The greater danger that lies ahead in a country with 45% to 50% of its population regarded as foreign is Gen. Guei's tampering with ethnic co-existence in Ivorian politics, something that saved it from entering the dark alleys of crawling neighbors like Liberia and Sierra Leone. Guei, a Yakuba with ethnic linkage in Liberia where the Yakubas (known as Gios) are playing a decisive role in sustaining Charles Taylor's Americo-Liberian (descendent of freed American slaves) directed regime, could find himself in the cold as he wages war against northerners since his is a minority tribe with no strong political base. Whether or not he likes it, relying on the ethnic card will make him the convenient but suspicious stooge of the dominant Baoles, Bedie's and Houphouet's tribe in power since independence in 1960.

The purge unleashed against northerners is undoubtedly a timed bomb with all the reminders of the conflict in the Democratic Republic of the Congo, where the Banyamulenges, originally from Rwanda, who settled in Zaire and became prosperous farmers, found themselves backing a rebellion against the late Mobutu to protect their economic interests. Millions of northerners born in La Cote d'Ivoire, knowing no other homeland, are not likely to accept their isolation and expulsion without a fight as we have seen in the DRC. It was Bedie's hoisting of the antenna of xenophobia by crudely defining who was or was not an Ivorian, buried in the concept known as "iviorite," that sparked the coup. The alleged attempted assassination has justified the purging the Army of northerners to the satisfaction of many who believe the North belongs to Burkina Faso, with key opposition leader Quattarra, faced with an uphill battle in proving his nationality when most Ivorians have made up their minds that he is from Burkina Faso. Now in a feeble political position, he has charged the man he once praised from saving the country with implementing a policy of divisiveness, isolation and exclusion. In July, opposition figures Amadou Coullibaly, Aly Coullibaly, northern members of Quattara's Rally for Republicans, were arrested.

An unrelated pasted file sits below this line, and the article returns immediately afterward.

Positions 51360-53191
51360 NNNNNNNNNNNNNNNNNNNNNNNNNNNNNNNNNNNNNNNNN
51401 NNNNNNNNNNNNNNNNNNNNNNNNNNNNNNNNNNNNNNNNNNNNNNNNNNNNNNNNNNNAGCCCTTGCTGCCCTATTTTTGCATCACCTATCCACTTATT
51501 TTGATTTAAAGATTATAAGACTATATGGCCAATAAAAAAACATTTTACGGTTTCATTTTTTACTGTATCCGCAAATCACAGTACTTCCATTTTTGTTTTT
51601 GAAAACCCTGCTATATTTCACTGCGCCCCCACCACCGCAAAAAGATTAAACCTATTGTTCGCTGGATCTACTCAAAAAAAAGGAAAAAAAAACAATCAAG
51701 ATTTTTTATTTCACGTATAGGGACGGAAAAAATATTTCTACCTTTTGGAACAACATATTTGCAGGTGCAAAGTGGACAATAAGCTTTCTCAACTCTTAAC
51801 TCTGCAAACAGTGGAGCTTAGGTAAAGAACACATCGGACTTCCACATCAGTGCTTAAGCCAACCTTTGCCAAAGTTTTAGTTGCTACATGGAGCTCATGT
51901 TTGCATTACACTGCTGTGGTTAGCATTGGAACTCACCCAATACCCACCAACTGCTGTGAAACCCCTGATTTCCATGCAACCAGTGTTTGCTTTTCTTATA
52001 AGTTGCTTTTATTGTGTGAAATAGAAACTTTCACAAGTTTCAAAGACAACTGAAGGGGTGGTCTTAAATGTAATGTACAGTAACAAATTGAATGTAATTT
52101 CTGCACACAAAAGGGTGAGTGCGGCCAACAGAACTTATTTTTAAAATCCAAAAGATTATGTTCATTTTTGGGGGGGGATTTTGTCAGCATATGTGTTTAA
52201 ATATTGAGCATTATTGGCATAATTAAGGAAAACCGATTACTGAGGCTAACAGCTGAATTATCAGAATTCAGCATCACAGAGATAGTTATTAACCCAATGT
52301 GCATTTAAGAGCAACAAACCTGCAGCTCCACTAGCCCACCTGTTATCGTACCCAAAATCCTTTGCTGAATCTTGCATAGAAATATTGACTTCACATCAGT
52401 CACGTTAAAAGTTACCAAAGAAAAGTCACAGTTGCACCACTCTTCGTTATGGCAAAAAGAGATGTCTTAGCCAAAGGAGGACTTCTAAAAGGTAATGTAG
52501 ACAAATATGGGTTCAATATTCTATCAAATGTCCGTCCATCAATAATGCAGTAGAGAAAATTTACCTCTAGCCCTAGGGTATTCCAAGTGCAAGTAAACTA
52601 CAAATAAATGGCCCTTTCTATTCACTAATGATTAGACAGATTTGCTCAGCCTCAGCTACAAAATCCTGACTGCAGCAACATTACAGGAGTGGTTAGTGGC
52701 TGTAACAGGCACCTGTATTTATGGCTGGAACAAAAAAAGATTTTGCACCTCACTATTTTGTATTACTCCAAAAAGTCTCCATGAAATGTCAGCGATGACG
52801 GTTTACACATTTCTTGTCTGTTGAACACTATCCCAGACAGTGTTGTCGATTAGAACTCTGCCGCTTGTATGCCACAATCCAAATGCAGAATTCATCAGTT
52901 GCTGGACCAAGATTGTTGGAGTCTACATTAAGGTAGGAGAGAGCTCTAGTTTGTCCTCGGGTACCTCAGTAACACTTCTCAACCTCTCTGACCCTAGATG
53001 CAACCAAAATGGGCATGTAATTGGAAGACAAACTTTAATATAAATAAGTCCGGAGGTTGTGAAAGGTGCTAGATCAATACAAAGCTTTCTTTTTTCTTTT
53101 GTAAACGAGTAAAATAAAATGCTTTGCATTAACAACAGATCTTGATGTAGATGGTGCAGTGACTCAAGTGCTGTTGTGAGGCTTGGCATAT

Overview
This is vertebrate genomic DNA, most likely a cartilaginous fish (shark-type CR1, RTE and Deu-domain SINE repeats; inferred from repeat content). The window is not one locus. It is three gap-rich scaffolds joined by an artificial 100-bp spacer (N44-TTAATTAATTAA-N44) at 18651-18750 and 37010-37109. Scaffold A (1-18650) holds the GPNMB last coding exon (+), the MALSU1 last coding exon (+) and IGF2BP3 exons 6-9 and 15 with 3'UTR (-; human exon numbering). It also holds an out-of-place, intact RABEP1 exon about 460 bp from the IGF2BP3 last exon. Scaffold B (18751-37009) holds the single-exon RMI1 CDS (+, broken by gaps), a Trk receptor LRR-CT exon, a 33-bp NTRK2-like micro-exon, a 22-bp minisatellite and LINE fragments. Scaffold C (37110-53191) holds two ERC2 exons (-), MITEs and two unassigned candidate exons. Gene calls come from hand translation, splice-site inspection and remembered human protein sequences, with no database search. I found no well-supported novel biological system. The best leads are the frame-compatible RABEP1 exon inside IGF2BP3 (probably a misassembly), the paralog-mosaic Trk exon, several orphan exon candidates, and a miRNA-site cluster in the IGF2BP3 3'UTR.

But many questions are being raised on the armed attack on Gen. Guei's residence from which he miraculously escaped. According to sources in Abidjan, the attackers, in civilian clothing, were English-speaking, presumably Liberians. Whether Gen. Guei masterminded an attack on his house as an alibi to envelop northern Army officers for an all-out purge, is left to conjecture. But the existing strong ties between Taylor and Bedie, solidified by alleged business links and the late Houphouet's backing of the Taylor's rebellion, place question marks on why Taylor, known for such operations, should be backing Gen. Guei, a man who uprooted his backers from power. Nevertheless, shifting political alliances, based on immediate interests, are familiar features among corrupt African politicians. Immediately upon seizing power, Guei flew to Monrovia to "consult" Taylor, a man he later referred to a "great warrior." Liberia's own political history is replete with staged coups to trap and implicate the opposition for elimination.

Tied to this confusion is the prevailing wisdom in Abidjan that electing a civilian is a recipe for a coup because the Army has vowed to seize power if its candidate (Gen. Guei) is not elected to ensure their benefits as totters of weapons and disciples of chaos. But this wisdom of soldiers being guarantors of stability is defied by plots, countercoups and mutinies that have marred Gen. Guei's less than one-year rule. If, however, military rule is the panacea for peace, then why labor with the luxury of an election and the masquerade of a democracy? This identical "logic" led to the installation of an unscrupulous, destabilizing regime in Liberia now fanning the flames of more destruction within the sub-region.